A "patent," "land patent" or "land grant" is a document that evidences the transfer of ownership of land from the United States government to the person or persons named in the patent.
At the time settlement of Highland Township began, the sale of public land was governed by the Land Act of 1820 (ch. 51, 3 Stat. 566, April 24, 1820). It is often called the "Cash Act" since it eliminated the previous practice of selling land on credit. Instead, parcels were sold at a set price of $1.25 per acre, payable in full at the time of purchase. Since $1.25 was roughly equivalent to ten shillings in British coin (which still circulated in Michigan due to its proximity to British Canada), this law is also called the "10 Shilling Act" in many old Michigan histories.
To obtain a patent, the settler would travel to the Detroit Land Office and fill out "entry" papers, indicating the parcel(s) he wished to purchase. The Land Office "registrar" (clerk) would check the local office's records to make certain the claimed land was still available, while the "receiver" or bursar accepted and recorded the buyer's payment. A separate file was kept for each entry, along with two indices: (i) the tract book, with written descriptions of each entry on sheets arranged by township; and (ii) a township plat or map showing all the claimed parcels. Following its own review, the Detroit Land Office would then transmit the required paperwork to the General Land Office in Washington, D.C. where the availability of the parcel, accuracy of its description and adequacy of payment were confirmed. If all were in order, the General Land Office would then issue the actual patent.
The "purchase" or "entry" date is the date the settler visited the Detroit Land Office, filled out the necessary paper work, and tendered the purchase price. For the most part, the dates found in the Oakland County Genealogical Society's First Land Owners Of Oakland County are "purchase" or "entry" dates. As noted above, however, the Detroit Land Office itself did not issue patents. Instead, it transmitted the required paperwork to the General Land Office in Washington, D.C. Due to delays in receiving the documentation, as well as the volume of work it handled, the General Land Office would usually take several months, and in some cases several years, before issuing an actual patent. It further appears that purchases within a particular township would be processed in "batches." Note, for example, the nine (9) patents all issued on April 1, 1837, even though the underlying purchases were made on March 30, July 2 and July 17, 1835.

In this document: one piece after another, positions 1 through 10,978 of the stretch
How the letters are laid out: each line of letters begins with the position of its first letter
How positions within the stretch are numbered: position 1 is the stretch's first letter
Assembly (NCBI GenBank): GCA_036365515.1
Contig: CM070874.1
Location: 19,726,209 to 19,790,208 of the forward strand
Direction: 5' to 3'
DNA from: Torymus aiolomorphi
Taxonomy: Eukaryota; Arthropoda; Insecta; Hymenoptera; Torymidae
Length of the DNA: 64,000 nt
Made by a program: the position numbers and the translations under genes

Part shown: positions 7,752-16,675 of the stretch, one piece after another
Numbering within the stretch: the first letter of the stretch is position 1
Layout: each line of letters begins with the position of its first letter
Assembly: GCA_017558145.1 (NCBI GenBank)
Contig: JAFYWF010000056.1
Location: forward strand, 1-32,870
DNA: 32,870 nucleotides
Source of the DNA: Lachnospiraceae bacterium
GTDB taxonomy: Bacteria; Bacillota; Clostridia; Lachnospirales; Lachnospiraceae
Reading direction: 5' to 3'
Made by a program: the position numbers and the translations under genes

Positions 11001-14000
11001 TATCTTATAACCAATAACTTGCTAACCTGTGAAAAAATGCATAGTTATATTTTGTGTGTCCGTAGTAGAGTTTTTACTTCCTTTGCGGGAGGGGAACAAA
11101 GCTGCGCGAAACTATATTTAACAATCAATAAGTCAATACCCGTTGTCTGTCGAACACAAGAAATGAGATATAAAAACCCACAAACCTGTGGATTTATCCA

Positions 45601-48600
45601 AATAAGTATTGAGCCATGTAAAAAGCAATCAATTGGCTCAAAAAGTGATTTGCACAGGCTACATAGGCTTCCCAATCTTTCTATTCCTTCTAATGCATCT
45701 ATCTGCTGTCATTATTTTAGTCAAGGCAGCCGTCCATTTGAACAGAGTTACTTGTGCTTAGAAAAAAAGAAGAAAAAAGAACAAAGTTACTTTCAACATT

As a general rule, "purchase" or "entry" dates are of most interest since they more closely correspond to the date of actual settlement. For the sake of completeness, however, dates of actual patent issuance are also included.
Starting in 1788, Congress passed a series of acts rewarding veterans for their service with grants of land. To make a claim under such acts, the veteran (or his widow, if deceased) would fill out a sworn application detailing his service. Many applications included affidavits by family members and fellow veterans, copies of family Bible records and other proof of identity, dates of enlistment and discharge, etc. If the application was approved, the veteran would be sent a "warrant" or certificate that could be presented to a local land office as substitute payment.
The earliest laws limited the veteran's choice of land to particular territories. Michigan was excluded due to an erroneous, early report which claimed most of the land to be uninhabitable swamp! As a result, bounty land played no significant role in the state's early settlement. By 1855, however, these restrictions had been removed. Surviving veterans of the Revolution and War of 1812 were thus able to use their warrants to purchase lands in Michigan. Typically, however, the veteran already had a farm and was too old to pull up stakes and settle elsewhere. As a result, a lively (and in many ways "shady") market emerged whereby warrants were sold, traded or otherwise "assigned" to others; often at a deep discount to the value of the land they could be used to buy. In Highland, for example, William Beckley used warrants originally issued to four different veterans to purchase lands in Sections 11 and 12.
"Pre-emption" was a tactful way of saying
"squatter." In other words, the settler was physically on the property
before the parcel was officially sold. In such cases the settler was often given a
pre-emptive right (i.e., "first dibs") to acquire the land. Much of the
Section 16 (school) land in Highland was sold via pre-emption patents.